Are US antidumping cases being
crowded out by other forms
Georgetown University, Washington, District of Columbia, USA, and
Robert M. Feinberg
Department of Economics, American University, Washington,
District of Columbia, USA
Purpose –The issue of substitutability betweenvarious modes of import protection has been studied by
economists in various ways. Since President Donald Trump came into ofﬁce and soon started imposing
tariffs, the need by US ﬁrms to ﬁle antidumping (AD) cases wouldseem to have been reduced. This study
aims to examinewhether such a reduction in AD cases has occurred.
Design/methodology/approach –Quarterly US AD ﬁlings via a negativebinomial regression analysis
are explained. Patterns based on data from 1995 through 2016 are obtained ﬁrst and then predict US AD
petitionsfor 2017 and 2018.
Findings –The authors reject a hypothesis of substitution away from AD in the Trump era of general
protectionism but do ﬁnd some support for the notionthat protection moves downstream, with greater than
predictedAD ﬁlings in downstream metals sectors.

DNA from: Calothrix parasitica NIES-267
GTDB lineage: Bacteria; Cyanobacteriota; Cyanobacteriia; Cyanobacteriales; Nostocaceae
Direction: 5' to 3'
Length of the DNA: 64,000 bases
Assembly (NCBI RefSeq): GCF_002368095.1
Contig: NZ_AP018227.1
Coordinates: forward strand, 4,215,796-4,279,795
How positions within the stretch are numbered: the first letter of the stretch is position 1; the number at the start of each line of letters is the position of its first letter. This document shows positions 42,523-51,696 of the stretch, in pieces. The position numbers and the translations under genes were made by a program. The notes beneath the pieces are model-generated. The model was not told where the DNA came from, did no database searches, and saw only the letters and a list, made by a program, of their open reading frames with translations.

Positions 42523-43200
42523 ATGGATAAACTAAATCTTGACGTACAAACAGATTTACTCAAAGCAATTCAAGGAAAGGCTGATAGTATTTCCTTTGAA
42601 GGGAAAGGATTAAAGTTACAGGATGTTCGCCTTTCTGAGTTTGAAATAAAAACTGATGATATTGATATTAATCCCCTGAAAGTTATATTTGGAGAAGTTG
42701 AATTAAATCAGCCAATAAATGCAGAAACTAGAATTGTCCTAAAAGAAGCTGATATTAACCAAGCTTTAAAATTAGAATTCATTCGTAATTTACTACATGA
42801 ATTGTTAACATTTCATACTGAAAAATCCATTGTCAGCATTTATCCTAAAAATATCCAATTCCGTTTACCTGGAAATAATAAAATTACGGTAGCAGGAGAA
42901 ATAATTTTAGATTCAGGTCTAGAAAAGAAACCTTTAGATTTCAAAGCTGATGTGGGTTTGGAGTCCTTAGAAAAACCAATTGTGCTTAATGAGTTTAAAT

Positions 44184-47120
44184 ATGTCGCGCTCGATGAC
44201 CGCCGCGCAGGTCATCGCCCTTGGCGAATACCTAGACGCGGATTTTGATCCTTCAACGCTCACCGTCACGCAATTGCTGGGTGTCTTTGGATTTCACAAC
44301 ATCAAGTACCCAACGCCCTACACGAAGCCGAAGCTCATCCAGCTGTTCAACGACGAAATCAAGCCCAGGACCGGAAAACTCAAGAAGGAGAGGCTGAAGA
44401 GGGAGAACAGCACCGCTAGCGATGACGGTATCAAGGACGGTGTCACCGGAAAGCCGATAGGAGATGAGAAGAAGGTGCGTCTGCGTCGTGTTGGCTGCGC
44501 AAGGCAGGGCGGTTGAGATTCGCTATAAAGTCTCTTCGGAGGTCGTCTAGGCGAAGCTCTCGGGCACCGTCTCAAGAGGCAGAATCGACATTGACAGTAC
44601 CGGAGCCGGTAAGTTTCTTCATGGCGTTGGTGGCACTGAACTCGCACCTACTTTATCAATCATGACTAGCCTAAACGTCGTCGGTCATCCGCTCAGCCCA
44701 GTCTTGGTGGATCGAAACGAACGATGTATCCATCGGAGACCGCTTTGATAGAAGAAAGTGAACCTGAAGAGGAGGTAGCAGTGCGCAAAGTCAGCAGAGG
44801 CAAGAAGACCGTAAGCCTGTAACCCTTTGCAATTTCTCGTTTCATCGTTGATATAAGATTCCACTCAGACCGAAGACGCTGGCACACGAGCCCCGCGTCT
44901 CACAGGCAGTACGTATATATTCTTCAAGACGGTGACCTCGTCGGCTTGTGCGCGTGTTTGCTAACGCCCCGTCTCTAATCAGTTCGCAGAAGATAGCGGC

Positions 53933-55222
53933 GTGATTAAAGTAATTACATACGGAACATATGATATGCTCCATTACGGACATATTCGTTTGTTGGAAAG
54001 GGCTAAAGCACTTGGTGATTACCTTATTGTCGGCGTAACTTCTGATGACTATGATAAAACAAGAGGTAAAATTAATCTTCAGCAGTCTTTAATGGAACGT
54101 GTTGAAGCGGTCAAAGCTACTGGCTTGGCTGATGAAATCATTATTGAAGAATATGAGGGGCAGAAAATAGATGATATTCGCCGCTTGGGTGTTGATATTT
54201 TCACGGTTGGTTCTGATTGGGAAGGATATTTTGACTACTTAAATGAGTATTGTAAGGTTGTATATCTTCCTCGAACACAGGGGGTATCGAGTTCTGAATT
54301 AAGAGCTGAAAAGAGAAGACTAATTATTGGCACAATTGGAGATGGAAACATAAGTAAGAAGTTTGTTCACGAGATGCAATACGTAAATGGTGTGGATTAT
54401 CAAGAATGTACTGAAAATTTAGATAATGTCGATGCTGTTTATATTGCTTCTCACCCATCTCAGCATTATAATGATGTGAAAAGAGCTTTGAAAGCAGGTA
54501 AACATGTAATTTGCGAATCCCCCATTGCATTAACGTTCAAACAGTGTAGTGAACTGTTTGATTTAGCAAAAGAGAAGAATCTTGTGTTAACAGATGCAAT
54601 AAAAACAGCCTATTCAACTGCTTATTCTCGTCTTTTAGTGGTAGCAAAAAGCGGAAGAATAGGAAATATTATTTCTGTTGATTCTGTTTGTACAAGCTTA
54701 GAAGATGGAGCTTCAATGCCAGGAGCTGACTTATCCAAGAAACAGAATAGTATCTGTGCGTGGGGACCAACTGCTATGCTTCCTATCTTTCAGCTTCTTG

Originality/value –This is the ﬁrst study to examine the possibilityof trade policy substitutability in the
Keywords Antidumping, Trade policy substitution, Trump tariffs
Paper type Research paper
The issue of substitutability between various modes of import protection has been studied
by economists in various ways. One concern with much of the empiricalwork has been the
endogeneity between alternative modes of protection; however, we now have a natural
experiment for the USA. SinceJanuary 2017, when President Donald Trump came into ofﬁce
and soon started imposing tariffs, the need by US ﬁrms to ﬁle antidumping (AD) cases
would seem to have been reduced. Arguably, these Trump tariffs are exogenous with
respect to AD petitions. In what follows,we explain quarterly US AD ﬁlings, based on data
from 1995 through 2016, and then –from this –predict US AD petitions for 2017 and 2018.
We compare our estimate to the actual number of petitions in those years and interpret the
difference as the “Trump effect”.
Consider the timeline of President Trump’s tariff policy. He had campaigned against
existing and potential future trade agreements) but it was not anticipated by most
economists that he would act –unilaterally –to impose large tariffs on taking ofﬁce.
Bloomberg News (2018) presents detailson trade actions under the Trump Administration,
JEL classiﬁcation –F1
Received16 September 2019
Revised19 November 2019
Accepted19 November 2019
Journalof International Trade
Vol.19 No. 1, 2020
© Emerald Publishing Limited
The current issue and full text archive of this journal is available on Emerald Insight at: